The recent Women’s Health Strategy for England reported that more than 4 in 5 (84%) women responding to their survey had at times felt that their healthcare professionals were not listening to them. The finding was echoed by recent focus groups. We need to understand why this happens. Why don’t women feel listened to? What can be done to improve their conversations with healthcare professionals?
Meaningful conversations between patients and doctors are fundamental to shared decision-making, a central part of good NHS care. People should feel listened to. They need information to make a decision, and time and support to understand it. However, we know this does not always happen.
Healthcare professionals are time poor, and are often unable to spend as long as they would like with each patient. The time they do have therefore needs to be used well. Research can provide insight into how to have good conversations with patients.
This Collection brings together messages from research highlighted in accessible summaries - NIHR Alerts - over the past couple of years. In line with the Women’s Health Strategy, it draws on areas of healthcare specific to women, such as pregnancy and some cancers, along with common mental health conditions, osteoarthritis, dementia and other conditions which occur more often in women than men.
The Collection throws light on why women feel unheard and misunderstood, and suggests how to improve their conversations with healthcare professionals. The information is especially important for policy makers and healthcare staff.
Why do women feel unheard or misunderstood after a conversation with their doctor?
“They [A&E practitioner] just think that it’s self-inflicted. You come here, you’re wasting our time, let’s get you patched up and we can get on with our business. They [people who self-harm] need to have somebody who sees them as a person, not as somebody that’s taking up their time” (carer).
Self-harming is much more common among young women than young men. Those who have self-harmed need to be listened to and have their personal experiences validated. But too often they may feel judged and disapproved of by staff. This can worsen their distress, as shown in recent research involving people who presented to accident and emergency (A&E) after self-harming.
Patients feel their symptoms are dismissed
"Patients did not see much sign of interest in their disorder [osteoarthritis] among practitioners, whereas they experienced its growing impact day-to-day." (researcher)
“I don't think [memory concerns] was taken that seriously. I don't think [the doctor] saw it as a problem. I saw it as a problem but I don't think he did.” (participant)
For example, some people with osteoarthritis feel healthcare professionals do not fully recognise the impact of their pain. At the same time, some healthcare professionals feel that people have unrealistic expectations of treatment. Recent research found that the two groups have different concerns and treatment priorities, and neither spends enough time talking about osteoarthritis in consultations.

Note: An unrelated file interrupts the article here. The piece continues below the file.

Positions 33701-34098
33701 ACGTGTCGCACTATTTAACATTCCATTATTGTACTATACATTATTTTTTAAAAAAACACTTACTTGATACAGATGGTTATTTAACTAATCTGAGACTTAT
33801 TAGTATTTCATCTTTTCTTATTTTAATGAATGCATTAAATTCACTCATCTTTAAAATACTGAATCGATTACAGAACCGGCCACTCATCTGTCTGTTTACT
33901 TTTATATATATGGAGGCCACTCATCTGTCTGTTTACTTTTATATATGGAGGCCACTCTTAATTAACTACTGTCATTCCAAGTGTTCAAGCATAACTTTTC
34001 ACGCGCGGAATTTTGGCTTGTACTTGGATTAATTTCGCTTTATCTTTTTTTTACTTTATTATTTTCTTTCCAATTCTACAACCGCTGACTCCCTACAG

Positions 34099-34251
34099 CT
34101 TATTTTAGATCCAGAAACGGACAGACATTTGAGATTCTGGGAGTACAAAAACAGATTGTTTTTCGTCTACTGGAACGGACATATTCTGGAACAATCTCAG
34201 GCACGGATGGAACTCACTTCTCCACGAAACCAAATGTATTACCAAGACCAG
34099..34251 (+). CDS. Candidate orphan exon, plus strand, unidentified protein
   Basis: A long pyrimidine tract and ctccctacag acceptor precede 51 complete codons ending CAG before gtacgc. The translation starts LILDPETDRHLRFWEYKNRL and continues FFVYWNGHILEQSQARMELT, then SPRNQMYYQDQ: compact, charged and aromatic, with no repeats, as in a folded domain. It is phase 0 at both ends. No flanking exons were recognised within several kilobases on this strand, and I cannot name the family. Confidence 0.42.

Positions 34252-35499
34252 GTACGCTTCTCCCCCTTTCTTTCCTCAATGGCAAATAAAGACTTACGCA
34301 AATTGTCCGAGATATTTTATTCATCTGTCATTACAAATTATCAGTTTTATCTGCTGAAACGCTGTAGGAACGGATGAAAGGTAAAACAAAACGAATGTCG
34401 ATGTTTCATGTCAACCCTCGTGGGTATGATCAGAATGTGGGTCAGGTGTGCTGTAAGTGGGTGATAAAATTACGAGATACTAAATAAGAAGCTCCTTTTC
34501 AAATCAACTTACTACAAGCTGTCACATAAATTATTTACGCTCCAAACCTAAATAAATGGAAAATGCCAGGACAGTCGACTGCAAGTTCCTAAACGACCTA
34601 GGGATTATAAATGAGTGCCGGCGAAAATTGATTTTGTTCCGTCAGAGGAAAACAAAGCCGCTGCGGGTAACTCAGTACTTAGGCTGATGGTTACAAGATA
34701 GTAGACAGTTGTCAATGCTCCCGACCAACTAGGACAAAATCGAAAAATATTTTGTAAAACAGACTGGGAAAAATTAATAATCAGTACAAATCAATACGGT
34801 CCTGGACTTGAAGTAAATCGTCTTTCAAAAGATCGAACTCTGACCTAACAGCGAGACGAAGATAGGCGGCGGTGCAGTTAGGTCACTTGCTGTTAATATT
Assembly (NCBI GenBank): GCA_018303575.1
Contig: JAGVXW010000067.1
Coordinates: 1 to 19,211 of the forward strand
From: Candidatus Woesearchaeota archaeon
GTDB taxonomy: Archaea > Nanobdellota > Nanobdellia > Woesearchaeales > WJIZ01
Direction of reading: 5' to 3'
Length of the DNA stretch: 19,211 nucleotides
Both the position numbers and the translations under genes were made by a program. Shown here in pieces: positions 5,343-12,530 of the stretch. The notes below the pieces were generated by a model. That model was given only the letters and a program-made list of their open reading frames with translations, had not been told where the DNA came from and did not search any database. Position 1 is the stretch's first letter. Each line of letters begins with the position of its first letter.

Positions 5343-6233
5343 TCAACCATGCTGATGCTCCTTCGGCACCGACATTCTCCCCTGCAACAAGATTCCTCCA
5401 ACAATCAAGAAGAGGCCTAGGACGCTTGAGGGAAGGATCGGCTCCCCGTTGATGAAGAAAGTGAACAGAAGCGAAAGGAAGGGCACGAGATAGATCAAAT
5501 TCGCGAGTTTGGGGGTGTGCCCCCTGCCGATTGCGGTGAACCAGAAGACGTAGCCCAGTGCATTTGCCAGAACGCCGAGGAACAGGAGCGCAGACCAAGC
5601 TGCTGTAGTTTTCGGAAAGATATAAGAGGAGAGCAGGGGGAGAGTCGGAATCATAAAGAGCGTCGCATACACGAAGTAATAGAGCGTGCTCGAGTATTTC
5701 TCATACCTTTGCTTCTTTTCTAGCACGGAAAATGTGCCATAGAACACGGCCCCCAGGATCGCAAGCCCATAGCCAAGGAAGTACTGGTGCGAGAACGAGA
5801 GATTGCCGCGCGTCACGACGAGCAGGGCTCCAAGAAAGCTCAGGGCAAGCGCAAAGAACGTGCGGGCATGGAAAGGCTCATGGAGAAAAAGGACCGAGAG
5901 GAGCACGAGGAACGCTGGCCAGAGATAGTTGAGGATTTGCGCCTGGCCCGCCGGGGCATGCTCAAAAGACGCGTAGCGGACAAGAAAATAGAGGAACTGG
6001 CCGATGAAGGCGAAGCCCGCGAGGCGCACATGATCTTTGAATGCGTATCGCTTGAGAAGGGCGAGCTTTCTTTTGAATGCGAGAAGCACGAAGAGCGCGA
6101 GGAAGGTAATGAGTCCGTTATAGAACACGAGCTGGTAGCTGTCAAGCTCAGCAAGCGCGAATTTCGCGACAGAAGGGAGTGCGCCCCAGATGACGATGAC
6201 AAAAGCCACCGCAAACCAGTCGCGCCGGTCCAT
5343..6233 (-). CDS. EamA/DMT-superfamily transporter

People with mild memory problems who are told they do not have dementia – but might get it in future – can feel left alone, uncertain about their future and with few services to help them, with healthcare professionals not seeing their situation as a problem.
Being taken seriously is important to people with chronic fatigue syndrome (CFS). Too often, they can feel they are denied support because the illness is not physically identifiable or verifiable through diagnostic tests.
No time to listen
Kidney failure is the last stage of chronic kidney disease, a condition more common in women than men. Many people with this condition are distressed, but their distress may often be overlooked or missed altogether. According to research, people with kidney failure felt staff did not have the time to listen to them. Simply asking how they are feeling could make a difference.
A lack of cultural awareness
“I was worried about how I was going to be perceived …there’s always a thing about being a strong black woman, and sometimes that’s not always the case. We’re not as strong as society expects us to be.” (participant)
A lack of cultural awareness among healthcare professionals can contribute to women feeling unheard or dismissed. This was a finding from a study involving new and expectant mothers from minority ethnic groups. The women were receiving help from perinatal mental health services. Professionals need to be aware that women may present with mental health difficulties in different ways based on their cultural beliefs, including the perceived need to be strong.
Tensions can arise when difficult decisions need to be made
“I have concerns that they really don’t understand what they are going to let themselves in for. I mean if [information is] available, why wouldn’t you want to know?” (doctor)